STN-DBS versus GPi-DBS – Which DBS location is best?

STN-DBS versus GPI-DBS – Which DBS location is better?

Worldwide, the most common DBS location is a brain part called the Subthalamic Nucleus (STN-DBS). So, most doctors think it is better.

But in some patients, an alternative location may be better. This alternative location is the Globus Pallidus Interna (GPi). In fact, some doctors think that GPi-DBS is better in all cases!

Your doctor will do this thinking for you. He/She will tell you the proposed location.

But, its good to know how he/she thinks!

Let us learn quickly about the pros & cons of these locations.

What do you mean by DBS-Location?

DBS passes a small electrical current into a small brain part.

The small brain part is called the DBS location. Many doctors will call it the DBS Target instead.

Look at the picture below.

The end of the DBS wire marks the location. The DBS location will get a small current from the Battery. Usually, there are two wires, one on the left and one on the right.

See the wire going into the brain? The location where it ends is the location that will get the current. That is the “DBS location” (or “DBS Target”)

You could use any location in the brain. But doctors have found two great locations already.

The names of these two locations are:

  • Subthalamic Nucleus (STN)
  • Globus Pallidus Interna (GPi)

Subthalamic Nucleus (STN-DBS)

Where is the Subthalamic Nucleus (STN)?

The STN is deep, very deep, inside the brain.

There is one two STNs. One on the left, and one on the right.

They are also tiny. Like peas.

Ok, so close your eyes, and imagine. Two peas, almost touching each other, in the centre of your head, just below your ears.

The 2 STNs are like two small peas, in the center of the head.

That’s it! That is where the two STNs are.

What is the benefit of STN-DBS?

Let us say your doctor puts the end of the wire into the STN. And switches on the small current. What happens?

STN-DBS decreases the symptoms of Parkinson’s disease.

  • You need less levodopa after STN-DBS. Usually, the levodopa dose can be gradually reduced by 1/2.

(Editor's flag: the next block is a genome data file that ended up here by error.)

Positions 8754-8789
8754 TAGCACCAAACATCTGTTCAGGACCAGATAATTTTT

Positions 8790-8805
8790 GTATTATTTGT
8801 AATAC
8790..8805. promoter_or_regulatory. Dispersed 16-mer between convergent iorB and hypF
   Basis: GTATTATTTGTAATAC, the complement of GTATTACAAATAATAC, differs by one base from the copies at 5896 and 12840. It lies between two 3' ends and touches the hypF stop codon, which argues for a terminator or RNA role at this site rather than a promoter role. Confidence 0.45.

• STN-DBS also keeps acting throughout the day, so it decreases “Predictable-OFFs”.

A simple example:

Let us talk about an imaginary person – Mr. Salisbury.

Mr. Salisbury is already taking 12 tablets of levodopa. He takes 3 tablets every 4 hours.

A few minutes after he takes this high dose, he gets nauseous and sometimes starts shaking too much. But he insists “But I absolutely need this dose to function!

Mr. Salisbury needs a high dose of levodopa to function. But every dose makes him shake a lot. And every dose only works for 2 hours.

“I know these are Dyskinesias” he says. “But I put up with them because I need that high dose of levodopa to function!“.

That is not all. Just 2 hours after taking the levodopa, it’s effect wears off. Mr. Salisbury goes into the OFF-state again. He almost completely freezes. This wearing-Off is very predictable.

After STN-DBS, Mr. Salisbury becomes ON with only 1.5 tablets of Levodopa. Not only that, the effect now lasts for 4 hours.

Even when he goes into the OFF-state, he is not completely OFF. He does not completely freeze.

Mr. Salisbury is particularly happy that his levodopa dose has decreased. Because his dose has decreased, he has less severe dyskinesias.

After STN-DBS, you may need only 50% of your current levodopa dose.

In summary:

STN-DBS decreases both Predictable-OFF & Dyskinesias.

But, the effect on dyskinesias is indirect.

What are the side-effects of STN-DBS?

STN-DBS causes two characteristic side-effects.

  • Increasing severe depression, if you already have it.
  • Increasing memory problems, if you already have them.
If you are dramatically depressed or have severe memory problems, perhaps STN would not be the right DBS location for you.

STN-DBS may rarely cause depression or memory problems. But this is rare. Mostly, all it does is to increase severe problems, if you already have them.

So, if you already have these very severe problems, STN-DBS may not be the right choice.

What can you choose instead of the usual STN-DBS?

If you have these problems, and they are severe, you should probably not choose usual DBS.

You can choose:

  • Not to have DBS or
  • STN-DBS of only one side or
  • DBS of another target called the Globus Pallidus Interna (GPi)

If depression or memory problems are extremely dramatic, then not having DBS may be considered.

For borderline problems, many doctors consider another target – the GPi. This is called GPi-DBS.


Globus Pallidus Interna (GPi-DBS)

Where is the Globus Pallidus Interna (GPi)?

The GPi is not as deeply located as the STN.

There are two GPis. One on the left, and one on the right.

The GPis are bigger. They are shaped like this yo-yo here.

Imagine a small yo-yo like this, inside your head, just above your ears.

The two GPi look somewhat like a Yo-Yo. They are larger than the STN.

That’s it! That’s where the two GPi are.

What is the benefit of GPi-DBS?

Overall, GPi-DBS causes the same benefits as STN-DBS. But, the way it does so is different.

GPi-DBS decreases the side-effects of levodopa, especially DYSKINESIA.

Let’s consider an imaginary person, Ms. Mary.